How does rising atmospheric CO2 affect marine organisms?

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Radical Climate Changes Independent of Atmospheric CO2 Concentration
Reference
Darby, D., Bischof, J., Cutter, G., de Vernal, A., Hillaire-Marcel, C., Dwyer, G., McManus, J., Osterman, L., Polyak, L. and Poore, R. 2001. New record shows pronounced changes in Arctic Ocean circulation and climate. EOS, Transactions, American Geophysical Union 82: 601, 607.

What was done
The authors developed a new 10,000-year multi-parameter environmental record from a thick sequence of post-glacial sediments obtained from cores retrieved from the upper continental slope off the Chukchi Sea shelf in the Arctic Ocean.

What was learned
In the words of the authors, their data reveal "previously unrecognized millennial-scale variability in Arctic Ocean circulation and climate," along with evidence that "in the recent past, the western Arctic Ocean was much warmer than it is today." Specifically, they say their data indicate that "during the middle Holocene the August sea surface temperature fluctuated by 5C and was 3-7C warmer than it is today." They also have evidence indicating "rapid and large (1-2C) shifts in bottom water temperature."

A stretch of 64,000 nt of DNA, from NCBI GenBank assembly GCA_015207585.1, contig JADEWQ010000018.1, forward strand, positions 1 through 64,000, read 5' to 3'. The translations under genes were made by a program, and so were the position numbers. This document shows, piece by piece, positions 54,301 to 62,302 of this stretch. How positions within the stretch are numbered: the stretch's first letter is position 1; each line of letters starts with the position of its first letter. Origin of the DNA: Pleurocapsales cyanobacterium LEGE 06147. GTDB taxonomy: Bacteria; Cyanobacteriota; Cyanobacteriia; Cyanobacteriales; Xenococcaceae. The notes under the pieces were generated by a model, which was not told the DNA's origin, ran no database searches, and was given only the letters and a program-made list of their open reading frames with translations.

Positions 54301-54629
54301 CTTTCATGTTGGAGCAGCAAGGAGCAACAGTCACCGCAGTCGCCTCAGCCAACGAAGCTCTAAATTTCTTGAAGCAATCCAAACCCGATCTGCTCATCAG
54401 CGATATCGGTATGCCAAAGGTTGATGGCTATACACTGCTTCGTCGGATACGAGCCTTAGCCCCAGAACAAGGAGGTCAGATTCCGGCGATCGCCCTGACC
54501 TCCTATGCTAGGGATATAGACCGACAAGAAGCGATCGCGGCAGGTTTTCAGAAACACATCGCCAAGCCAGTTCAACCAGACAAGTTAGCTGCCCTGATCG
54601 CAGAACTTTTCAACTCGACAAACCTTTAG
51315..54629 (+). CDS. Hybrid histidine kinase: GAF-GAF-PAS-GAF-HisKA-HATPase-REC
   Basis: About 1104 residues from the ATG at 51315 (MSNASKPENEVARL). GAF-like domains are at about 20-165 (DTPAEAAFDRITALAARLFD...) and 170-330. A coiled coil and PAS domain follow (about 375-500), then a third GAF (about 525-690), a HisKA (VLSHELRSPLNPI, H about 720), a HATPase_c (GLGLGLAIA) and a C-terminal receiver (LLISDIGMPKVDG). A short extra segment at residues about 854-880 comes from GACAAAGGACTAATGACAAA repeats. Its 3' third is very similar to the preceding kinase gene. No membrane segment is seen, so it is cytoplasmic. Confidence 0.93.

What it means
The authors conclude that "Holocene variability in the western Arctic is larger than any change observed in this area over the last century," and that "temperatures may have been 5C warmer only a few thousand years ago." Since there is no evidence the air's CO2 concentration was either higher or fluctuating wildly during this period - it was, in fact, lower and very stable [see Carbon Dioxide (History: The Last 250,000 Years) in our Subject Index] - something else had to have been responsible for the significantly warmer and more variable climate of that time and place. Hence, there is no need to invoke rising atmospheric CO2 concentrations as the cause of the more ordinary climate changes of the past century, or even those predicted for the future, which are supposed to be most evident in high northern latitudes. Any number of as-yet-undiscovered or unappreciated phenomena could well be responsible for them.